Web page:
In the wake of Kiev’s recent decision to resist escalating Russian demands in negotiations on the Black Sea Fleet (see Monitor, November 7), Russia’s Duma is considering a bill today that would confer "Russian status" on the Ukrainian city of Sevastopol. Cleared by three Duma committees for floor action, the bill stipulates that Sevastopol was not transferred to Ukraine with the Crimea, and that the city is to constitute "the main base of Russia’s Black Sea Fleet." President Boris Yeltsin’s foreign policy adviser, Dmitry Ryurikov, publicly advised Kiev yesterday against describing the Sevastopol bill as "some kind of territorial claim." The Duma had on October 23 adopted almost unanimously — with the approval of the government faction "Russia is Our Home" — a bill halting the fleet’s partition and declaring the fleet and its coastal facilities Russian property.
Russian Foreign Ministry spokesman Mikhail Demurin announced yesterday that Prime Minister Viktor Chernomyrdin would not visit Ukraine after all. In an obvious reference to the stalled negotiations on the fleet, Demurin said that the visit can take place "when the documents that should be prepared for the visit are ready." Ukrainian president Leonid Kuchma publicly asked Moscow to go ahead with the visit without preconditions, so as to "confirm the Russian side’s intention to continue the dialogue with Ukraine." Bilateral relations extend far beyond the issues of the fleet and Sevastopol, Kuchma remarked. (Itar-Tass, Interfax, November 12).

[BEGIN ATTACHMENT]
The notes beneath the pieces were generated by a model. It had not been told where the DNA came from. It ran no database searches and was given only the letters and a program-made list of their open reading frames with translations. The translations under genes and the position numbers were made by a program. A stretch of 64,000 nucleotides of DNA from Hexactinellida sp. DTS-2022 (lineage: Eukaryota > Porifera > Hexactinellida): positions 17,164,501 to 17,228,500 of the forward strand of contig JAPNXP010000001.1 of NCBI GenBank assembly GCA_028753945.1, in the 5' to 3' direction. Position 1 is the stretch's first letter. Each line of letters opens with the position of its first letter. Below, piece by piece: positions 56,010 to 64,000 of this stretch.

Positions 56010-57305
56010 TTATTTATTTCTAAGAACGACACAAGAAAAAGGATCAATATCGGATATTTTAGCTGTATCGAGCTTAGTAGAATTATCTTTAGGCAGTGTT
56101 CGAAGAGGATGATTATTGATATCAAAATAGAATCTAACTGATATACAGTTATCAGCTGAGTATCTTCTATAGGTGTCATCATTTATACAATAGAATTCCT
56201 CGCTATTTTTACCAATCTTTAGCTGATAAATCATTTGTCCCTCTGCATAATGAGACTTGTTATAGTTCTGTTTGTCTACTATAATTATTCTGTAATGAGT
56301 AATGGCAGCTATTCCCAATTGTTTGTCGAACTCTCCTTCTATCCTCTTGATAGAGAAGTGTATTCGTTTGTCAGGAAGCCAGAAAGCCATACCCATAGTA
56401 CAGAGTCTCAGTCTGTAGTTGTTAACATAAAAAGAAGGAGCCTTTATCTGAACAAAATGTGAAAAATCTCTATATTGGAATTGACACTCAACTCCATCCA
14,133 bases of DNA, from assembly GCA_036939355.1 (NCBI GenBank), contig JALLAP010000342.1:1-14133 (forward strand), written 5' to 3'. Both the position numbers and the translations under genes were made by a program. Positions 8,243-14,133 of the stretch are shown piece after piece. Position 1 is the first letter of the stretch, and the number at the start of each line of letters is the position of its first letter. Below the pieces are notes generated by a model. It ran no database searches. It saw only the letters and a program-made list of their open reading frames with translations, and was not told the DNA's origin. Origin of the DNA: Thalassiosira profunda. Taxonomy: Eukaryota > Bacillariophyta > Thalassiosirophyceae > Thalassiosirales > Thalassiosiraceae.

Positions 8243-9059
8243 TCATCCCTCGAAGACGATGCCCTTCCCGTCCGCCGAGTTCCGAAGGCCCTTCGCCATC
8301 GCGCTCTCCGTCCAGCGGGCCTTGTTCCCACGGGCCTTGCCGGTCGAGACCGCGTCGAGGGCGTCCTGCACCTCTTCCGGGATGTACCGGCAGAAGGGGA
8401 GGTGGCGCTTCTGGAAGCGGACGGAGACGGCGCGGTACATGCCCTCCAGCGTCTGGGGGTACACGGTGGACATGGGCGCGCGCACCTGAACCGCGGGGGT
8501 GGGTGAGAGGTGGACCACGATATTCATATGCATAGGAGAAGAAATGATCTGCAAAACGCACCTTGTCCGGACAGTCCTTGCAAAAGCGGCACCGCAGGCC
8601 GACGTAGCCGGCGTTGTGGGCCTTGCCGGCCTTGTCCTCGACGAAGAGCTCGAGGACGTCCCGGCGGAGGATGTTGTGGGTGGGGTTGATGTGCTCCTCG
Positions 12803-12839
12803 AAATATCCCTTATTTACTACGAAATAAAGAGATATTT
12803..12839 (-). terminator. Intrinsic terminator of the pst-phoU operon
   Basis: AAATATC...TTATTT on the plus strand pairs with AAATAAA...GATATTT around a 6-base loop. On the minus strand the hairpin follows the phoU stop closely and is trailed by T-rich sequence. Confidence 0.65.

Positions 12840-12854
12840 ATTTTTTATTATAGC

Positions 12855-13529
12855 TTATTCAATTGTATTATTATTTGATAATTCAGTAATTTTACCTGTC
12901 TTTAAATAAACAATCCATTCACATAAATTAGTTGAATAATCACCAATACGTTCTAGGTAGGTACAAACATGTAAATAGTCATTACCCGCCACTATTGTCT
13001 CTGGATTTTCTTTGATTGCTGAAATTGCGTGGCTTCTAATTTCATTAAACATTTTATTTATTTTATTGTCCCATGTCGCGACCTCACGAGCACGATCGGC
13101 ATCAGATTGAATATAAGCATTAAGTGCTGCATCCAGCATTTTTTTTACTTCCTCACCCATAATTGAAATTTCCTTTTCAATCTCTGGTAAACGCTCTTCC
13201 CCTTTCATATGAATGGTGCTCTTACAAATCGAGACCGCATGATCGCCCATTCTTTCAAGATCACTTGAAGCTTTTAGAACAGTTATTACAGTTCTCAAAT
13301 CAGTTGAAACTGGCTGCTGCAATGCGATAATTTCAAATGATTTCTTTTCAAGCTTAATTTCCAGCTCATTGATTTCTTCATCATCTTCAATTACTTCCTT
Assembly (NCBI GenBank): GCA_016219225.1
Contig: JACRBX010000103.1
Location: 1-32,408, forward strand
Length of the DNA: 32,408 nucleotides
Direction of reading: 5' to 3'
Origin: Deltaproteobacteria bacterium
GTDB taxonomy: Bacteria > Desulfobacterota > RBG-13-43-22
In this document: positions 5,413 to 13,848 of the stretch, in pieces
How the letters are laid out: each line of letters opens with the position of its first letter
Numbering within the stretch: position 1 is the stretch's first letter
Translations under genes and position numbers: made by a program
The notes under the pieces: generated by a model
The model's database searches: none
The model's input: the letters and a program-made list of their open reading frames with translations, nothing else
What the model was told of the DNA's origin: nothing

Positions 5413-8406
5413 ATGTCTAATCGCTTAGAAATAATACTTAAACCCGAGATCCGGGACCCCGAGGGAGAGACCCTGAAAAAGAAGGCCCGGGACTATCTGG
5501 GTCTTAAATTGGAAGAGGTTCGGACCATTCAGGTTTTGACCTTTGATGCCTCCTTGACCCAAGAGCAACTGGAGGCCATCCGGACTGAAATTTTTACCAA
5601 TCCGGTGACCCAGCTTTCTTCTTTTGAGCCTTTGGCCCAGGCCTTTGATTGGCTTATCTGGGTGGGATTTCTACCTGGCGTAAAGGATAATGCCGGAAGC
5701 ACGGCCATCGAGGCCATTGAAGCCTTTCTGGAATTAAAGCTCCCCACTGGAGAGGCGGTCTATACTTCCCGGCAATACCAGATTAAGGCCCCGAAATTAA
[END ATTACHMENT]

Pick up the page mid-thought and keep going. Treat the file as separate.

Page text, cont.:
Kiev is anxious to discuss with Chernomyrdin reliable Russian gas supplies, removal of Russian trade barriers on Ukrainian goods, official recognition of existing borders, and the interstate political treaty. But Moscow continues to hold those issues, as well as Chernomyrdin’s visit, hostage to an agreement on the fleet and its bases.
Kiev Ponders Appeal for International Support.